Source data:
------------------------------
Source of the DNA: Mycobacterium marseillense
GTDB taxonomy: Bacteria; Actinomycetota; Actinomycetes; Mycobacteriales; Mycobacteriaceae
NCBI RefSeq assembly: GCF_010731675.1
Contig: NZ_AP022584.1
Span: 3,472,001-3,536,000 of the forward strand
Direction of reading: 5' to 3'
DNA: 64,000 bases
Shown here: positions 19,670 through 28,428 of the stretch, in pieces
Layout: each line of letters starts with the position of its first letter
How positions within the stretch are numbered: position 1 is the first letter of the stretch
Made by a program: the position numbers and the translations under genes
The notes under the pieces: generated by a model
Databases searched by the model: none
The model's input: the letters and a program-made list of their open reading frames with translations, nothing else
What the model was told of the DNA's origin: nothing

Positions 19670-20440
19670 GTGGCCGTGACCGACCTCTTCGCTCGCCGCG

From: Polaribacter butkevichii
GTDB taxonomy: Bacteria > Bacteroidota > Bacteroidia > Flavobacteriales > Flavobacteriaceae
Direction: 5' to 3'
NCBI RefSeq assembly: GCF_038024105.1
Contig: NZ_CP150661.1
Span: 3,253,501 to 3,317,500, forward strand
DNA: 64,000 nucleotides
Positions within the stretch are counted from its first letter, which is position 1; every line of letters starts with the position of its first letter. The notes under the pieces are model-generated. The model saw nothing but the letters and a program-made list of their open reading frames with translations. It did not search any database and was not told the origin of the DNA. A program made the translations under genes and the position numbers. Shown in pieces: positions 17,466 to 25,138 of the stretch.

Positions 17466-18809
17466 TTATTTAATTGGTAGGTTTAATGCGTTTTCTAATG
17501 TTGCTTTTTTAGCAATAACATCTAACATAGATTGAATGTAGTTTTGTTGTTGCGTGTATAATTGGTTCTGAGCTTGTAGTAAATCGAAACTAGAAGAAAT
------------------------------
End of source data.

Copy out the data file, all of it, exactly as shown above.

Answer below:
Source of the DNA: Mycobacterium marseillense
GTDB taxonomy: Bacteria; Actinomycetota; Actinomycetes; Mycobacteriales; Mycobacteriaceae
NCBI RefSeq assembly: GCF_010731675.1
Contig: NZ_AP022584.1
Span: 3,472,001-3,536,000 of the forward strand
Direction of reading: 5' to 3'
DNA: 64,000 bases
Shown here: positions 19,670 through 28,428 of the stretch, in pieces
Layout: each line of letters starts with the position of its first letter
How positions within the stretch are numbered: position 1 is the first letter of the stretch
Made by a program: the position numbers and the translations under genes
The notes under the pieces: generated by a model
Databases searched by the model: none
The model's input: the letters and a program-made list of their open reading frames with translations, nothing else
What the model was told of the DNA's origin: nothing

Positions 19670-20440
19670 GTGGCCGTGACCGACCTCTTCGCTCGCCGCG

From: Polaribacter butkevichii
GTDB taxonomy: Bacteria > Bacteroidota > Bacteroidia > Flavobacteriales > Flavobacteriaceae
Direction: 5' to 3'
NCBI RefSeq assembly: GCF_038024105.1
Contig: NZ_CP150661.1
Span: 3,253,501 to 3,317,500, forward strand
DNA: 64,000 nucleotides
Positions within the stretch are counted from its first letter, which is position 1; every line of letters starts with the position of its first letter. The notes under the pieces are model-generated. The model saw nothing but the letters and a program-made list of their open reading frames with translations. It did not search any database and was not told the origin of the DNA. A program made the translations under genes and the position numbers. Shown in pieces: positions 17,466 to 25,138 of the stretch.

Positions 17466-18809
17466 TTATTTAATTGGTAGGTTTAATGCGTTTTCTAATG
17501 TTGCTTTTTTAGCAATAACATCTAACATAGATTGAATGTAGTTTTGTTGTTGCGTGTATAATTGGTTCTGAGCTTGTAGTAAATCGAAACTAGAAGAAAT